Poster foreign language data aia
Weakness: who is attracted to this medium? Museum-L some of the most vociferous posters have some of the least reliable information.
Culture of exclusivity and elitism. Who is being kept out? Outside the tent pissing in or inside the tent pissing out?? What can MY blog do? Broader collaboration networks.
Tour: check out my blog
Marine mammal necropsy: check this project
Granting agency: here is this prototype
intern, this is what working with me would be like
People often come to museums to visit a specific artifact or collection they have a connection with.
People whose input you might really value are often not hanging out on their computers trolling the internet for places to contribute their expertise.
Closed email listserves…Museum-L.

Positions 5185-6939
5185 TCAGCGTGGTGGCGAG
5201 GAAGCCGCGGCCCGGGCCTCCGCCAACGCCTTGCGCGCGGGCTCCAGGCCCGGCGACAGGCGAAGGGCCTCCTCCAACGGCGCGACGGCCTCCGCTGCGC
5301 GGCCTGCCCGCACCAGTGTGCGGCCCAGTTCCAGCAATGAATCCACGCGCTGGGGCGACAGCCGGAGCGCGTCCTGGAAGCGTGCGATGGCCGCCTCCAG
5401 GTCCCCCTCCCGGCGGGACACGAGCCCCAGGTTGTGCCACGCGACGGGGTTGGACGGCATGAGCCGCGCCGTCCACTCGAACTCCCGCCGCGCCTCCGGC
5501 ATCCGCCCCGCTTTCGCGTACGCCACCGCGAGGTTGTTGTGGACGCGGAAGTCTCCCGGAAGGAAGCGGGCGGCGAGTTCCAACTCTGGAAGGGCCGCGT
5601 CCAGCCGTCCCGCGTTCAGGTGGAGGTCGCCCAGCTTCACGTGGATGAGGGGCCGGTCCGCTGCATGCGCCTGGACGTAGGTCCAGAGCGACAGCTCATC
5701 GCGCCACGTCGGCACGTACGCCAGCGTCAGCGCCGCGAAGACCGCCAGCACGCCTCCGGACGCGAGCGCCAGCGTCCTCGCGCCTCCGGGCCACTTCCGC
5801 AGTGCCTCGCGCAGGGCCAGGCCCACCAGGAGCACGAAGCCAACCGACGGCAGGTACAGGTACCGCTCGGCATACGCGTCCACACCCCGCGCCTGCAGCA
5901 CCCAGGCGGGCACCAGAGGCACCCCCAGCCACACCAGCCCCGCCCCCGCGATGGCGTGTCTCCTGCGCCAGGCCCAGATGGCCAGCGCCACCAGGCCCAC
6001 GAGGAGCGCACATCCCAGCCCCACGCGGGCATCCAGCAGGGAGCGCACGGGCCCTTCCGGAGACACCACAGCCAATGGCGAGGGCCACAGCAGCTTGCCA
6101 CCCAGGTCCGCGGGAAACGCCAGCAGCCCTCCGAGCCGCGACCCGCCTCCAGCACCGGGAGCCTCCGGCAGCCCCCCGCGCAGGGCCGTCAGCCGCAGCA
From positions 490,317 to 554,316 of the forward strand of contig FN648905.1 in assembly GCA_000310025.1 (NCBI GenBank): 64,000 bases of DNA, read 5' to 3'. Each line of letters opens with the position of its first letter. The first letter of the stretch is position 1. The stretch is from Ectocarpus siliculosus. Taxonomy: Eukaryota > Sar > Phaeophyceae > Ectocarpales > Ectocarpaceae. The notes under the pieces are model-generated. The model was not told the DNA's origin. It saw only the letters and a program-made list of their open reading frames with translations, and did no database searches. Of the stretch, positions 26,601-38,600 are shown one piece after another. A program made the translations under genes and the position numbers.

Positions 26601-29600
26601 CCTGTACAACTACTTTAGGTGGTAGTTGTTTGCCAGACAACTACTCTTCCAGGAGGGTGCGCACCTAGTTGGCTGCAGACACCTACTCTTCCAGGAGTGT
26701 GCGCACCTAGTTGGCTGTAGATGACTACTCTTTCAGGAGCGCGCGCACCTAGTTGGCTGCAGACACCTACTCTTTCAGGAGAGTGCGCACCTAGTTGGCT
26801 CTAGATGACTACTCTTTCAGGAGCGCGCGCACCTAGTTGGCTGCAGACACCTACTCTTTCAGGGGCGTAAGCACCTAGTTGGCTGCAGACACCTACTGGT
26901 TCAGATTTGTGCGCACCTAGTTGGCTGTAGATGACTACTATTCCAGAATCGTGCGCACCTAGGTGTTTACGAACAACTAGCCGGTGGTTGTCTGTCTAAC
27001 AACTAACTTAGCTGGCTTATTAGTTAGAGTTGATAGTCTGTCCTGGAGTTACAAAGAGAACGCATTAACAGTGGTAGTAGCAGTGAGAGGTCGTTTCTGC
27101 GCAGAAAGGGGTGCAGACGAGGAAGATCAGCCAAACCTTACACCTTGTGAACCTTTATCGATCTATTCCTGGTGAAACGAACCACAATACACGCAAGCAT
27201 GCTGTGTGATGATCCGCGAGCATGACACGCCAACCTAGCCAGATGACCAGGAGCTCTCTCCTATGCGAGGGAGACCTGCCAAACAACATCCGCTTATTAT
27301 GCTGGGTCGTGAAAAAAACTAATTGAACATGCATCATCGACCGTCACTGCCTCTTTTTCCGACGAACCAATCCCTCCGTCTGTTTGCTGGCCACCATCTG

I also really liked McCoy’s article. I’ve printed it out and left it on the breakroom table for my co-workers to read. (Funny, they are more likely to read it that way than if I send them a link…something about food and reading.) The Alaska State Museum where I work is in the process of determining how to merge the state museum, library, and archive into a future purpose-built structure. Discussions about areas of overlap & collaboration and ways to serve our constituents invariably come back to distance delivery and the opportunities of Web 2.0. From my five years experience as a curator at a small museum, I realized that many people visit museums to visit a specific artifact or collection they have a personal connection with. Not only is their information about that object potentially valuable to the institution, but in a healthy human animal there is a need to feel like a contributing member of society. Something about being inspired or connecting with big ideas stirs a desire in many people to be creative…to leave their mark…to be generous. However, that tendency can sometimes go awry. Museum-L for example. I have subscribed to that listserve for about 8 years now. Some of the most vociferous posters there have some of the least reliable information, but a huge desire to post. Some folks post there asking for information before doing even the most basic google search. But it is a window into the struggles of small-to-medium sized museums nationwide. I have cringed many times reading horrible conservation advice from non-conservators. But that forum is also where I met and formed my opinion about David Harvey, who can consistently be relied upon to gently correct misconceptions about conservation and steer receptive museum staff in the right direction, wrapping up with a chipper “Cheers! Dave.” I used to play a little game of “what would Dave say?” and usually I would agree with his assessment. Eventually I was able to meet him in person, but my opinion of him was fully formed virtually. I do believe Dave is a bit of an exception. There is a certain personality type who gravitates towards this medium, and I think we’ll see a plateau in the potential usefulness of 2.0 because there are folks whose input we’d really value, but they are busy doing other work and not online looking for places to contribute their expertise. And there will be legions of people who would love to share their opinion, but they don’t have the expertise to make it valuable.